Buyers have to be careful when purchasing property subject to an IRS lien. The recent United States v. Urioste, No. 4:15-CV-1787-VEH (N.D. Ala 2017) considered the situation where a business purchased and improved real estate that was encumbered by an IRS tax lien.
Facts & Procedural History
The case relates to the tax liabilities of Mr. Urioste (the “Taxpayer”), who was deceased, and his single member LLC.
On April 21, 2006, the Taxpayer purchased real property that was the subject of the court case. The property was purchased using proceeds from a bank mortgage and the bank filed its mortgage the same day the real estate was purchased.
On April 25, 2006, the Taxpayer’s son formed an LLC.
On May 22, 2006, the IRS filed a notice of Federal tax lien against the Taxpayer.
On November 8, 2006, the Taxpayer requested an installment agreement with the IRS.
On November 13, 2006, the Taxpayer transferred the property to his son’s newly-formed LLC. The deed transferring the property excepted the IRS’s lien. The only consideration for the transfer was the son’s LLC assumed the bank’s mortgage on the property.
On November 2, 2007, the IRS rejected the Taxpayer’s installment agreement request.
On May 19, 2011, the son’s LLC paid off the bank’s mortgage on the property.
The son’s LLC had made $140,000 of improvements to the property.
On October 13, 2015, the government brought suit against the Taxpayer’s personal representatives and the son’s LLC to seize the property.
Neither the son nor the son’s LLC were aware of the IRS lien notice prior to the time the government brought suit.
In the case, the court looked to state law (i.e., Alabama law) to determine what rights the parties had to the property. The Taxpayer cited several judicial doctrines to argue that it had a superior right to the property, including equitable subrogation, unjust enrichment, and marshalling of the assets.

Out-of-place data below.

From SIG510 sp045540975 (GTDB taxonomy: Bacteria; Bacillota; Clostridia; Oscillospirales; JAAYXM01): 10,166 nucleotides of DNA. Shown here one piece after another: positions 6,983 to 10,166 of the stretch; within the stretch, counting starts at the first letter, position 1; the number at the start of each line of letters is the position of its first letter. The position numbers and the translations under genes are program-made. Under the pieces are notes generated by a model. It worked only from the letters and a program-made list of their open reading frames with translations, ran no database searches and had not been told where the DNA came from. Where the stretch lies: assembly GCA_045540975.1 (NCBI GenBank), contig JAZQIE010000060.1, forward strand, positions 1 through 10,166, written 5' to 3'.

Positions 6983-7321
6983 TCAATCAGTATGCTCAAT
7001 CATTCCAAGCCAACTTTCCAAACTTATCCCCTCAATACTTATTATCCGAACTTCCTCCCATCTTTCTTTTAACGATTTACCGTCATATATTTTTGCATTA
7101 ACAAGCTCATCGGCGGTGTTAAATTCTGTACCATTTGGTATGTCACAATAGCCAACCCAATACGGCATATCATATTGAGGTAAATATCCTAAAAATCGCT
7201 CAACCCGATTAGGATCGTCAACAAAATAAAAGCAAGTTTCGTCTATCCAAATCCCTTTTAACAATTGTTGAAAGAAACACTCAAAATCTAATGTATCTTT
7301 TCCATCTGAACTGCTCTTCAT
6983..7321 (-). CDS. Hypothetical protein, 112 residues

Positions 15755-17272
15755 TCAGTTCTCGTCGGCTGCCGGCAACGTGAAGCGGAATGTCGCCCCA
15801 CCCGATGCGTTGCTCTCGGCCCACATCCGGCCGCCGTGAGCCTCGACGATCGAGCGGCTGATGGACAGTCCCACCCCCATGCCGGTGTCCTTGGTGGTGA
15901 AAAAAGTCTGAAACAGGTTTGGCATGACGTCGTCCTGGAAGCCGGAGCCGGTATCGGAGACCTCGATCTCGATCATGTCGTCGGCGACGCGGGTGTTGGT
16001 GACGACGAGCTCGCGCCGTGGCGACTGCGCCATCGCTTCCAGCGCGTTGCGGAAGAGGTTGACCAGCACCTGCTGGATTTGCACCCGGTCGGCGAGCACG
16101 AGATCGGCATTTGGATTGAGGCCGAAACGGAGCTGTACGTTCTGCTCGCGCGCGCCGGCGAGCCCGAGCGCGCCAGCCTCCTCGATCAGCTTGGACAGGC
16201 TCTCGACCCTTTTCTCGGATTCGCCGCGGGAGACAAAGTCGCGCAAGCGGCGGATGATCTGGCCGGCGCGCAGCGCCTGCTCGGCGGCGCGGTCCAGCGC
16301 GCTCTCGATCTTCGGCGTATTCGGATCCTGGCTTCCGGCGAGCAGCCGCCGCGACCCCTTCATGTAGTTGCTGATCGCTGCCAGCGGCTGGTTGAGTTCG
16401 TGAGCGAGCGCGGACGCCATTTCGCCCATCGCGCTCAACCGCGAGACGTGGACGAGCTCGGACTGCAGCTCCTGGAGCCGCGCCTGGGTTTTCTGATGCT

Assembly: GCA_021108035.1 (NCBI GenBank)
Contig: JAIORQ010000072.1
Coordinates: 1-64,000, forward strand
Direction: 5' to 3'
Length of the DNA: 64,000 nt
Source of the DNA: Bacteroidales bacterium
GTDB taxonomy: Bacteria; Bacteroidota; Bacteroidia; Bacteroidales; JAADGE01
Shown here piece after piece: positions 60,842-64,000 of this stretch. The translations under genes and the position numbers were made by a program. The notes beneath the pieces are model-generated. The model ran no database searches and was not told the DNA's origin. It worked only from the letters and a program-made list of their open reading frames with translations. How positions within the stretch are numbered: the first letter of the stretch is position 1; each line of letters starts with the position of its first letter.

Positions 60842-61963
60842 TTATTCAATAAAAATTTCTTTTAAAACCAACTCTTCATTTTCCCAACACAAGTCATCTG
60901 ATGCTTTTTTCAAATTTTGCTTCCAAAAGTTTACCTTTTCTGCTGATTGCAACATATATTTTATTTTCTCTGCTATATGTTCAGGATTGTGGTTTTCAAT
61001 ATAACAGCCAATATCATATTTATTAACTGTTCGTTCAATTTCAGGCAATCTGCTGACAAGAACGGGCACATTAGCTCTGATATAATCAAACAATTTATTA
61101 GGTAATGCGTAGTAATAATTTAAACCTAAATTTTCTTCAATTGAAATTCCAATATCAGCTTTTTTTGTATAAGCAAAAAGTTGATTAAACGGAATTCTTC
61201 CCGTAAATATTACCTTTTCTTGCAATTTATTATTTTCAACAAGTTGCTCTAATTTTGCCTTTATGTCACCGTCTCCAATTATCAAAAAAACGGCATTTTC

The doctrine of equitable subrogation applies where one party advances funds to pays off the debt secured by another lien. This doctrine allows the new lender to step into the shoes of the prior lender and avoid another lien that would have priority. The doctrine does not apply if the new lender is aware of or should be aware of the other lien that would have priority.
In this case, the Taxpayer argued that the son’s LLC stepped into the shoes of the bank, whose mortgage had priority over the IRS’s tax lien, and the IRS was not entitled to enforce its inferior lien.
The court did not agree, as it concluded that the son’s LLC was not a lender but rather a purchaser.
Unjust enrichment is an equitable argument whereby one party asserts that it is unfair for another party to benefit given the facts.
In this case, the Taxpayer argued that it would be unfair for the government to benefit from the expenses the son’s LLC incurred in improving the property. The Taxpayer asked the court to find that there was an equitable lien, with priority, in the son’s LLC’s favor equal to the amount of the improvements.
The court considered Alabama law, which essentially says that unjust enrichment can only be invoked where there was some wrongdoing by the other party or some mistake. The court concluded that the government did not do anything wrong and that the expenditures were not made by mistake, but rather, they were made in furtherance of the son’s LLC’s business operations.
Marshaling of the Assets
The marshaling of the assets is another equitable argument. It applies where a debtor has two or more creditors and assets, and says that the creditor with priority cannot choose the asset that will result in the other creditor not being entitled to anything.
In this case, the Taxpayer argued that the government should foreclose on the Taxpayer’s other property first, before it forecloses on the property at issue in the case.
The court concluded that the son’s LLC was not a creditor, but rather a party that acquired the property. The Taxpayer argued that it was an equitable creditor because it paid off the bank mortgage. The court did not agree, and noted that prior courts have refused to require the government to marshall the assets when satisfying IRS tax liens.
While the Taxpayer was not successful in this case, the arguments show the distinction between being a lender and a purchaser when it comes to IRS liens. The parties are free to structure their affairs as they see fit (absent fraudulent transfers or other transfers for less than fair market value), which should be considered when dealing with property that could be subject to an IRS tax lien.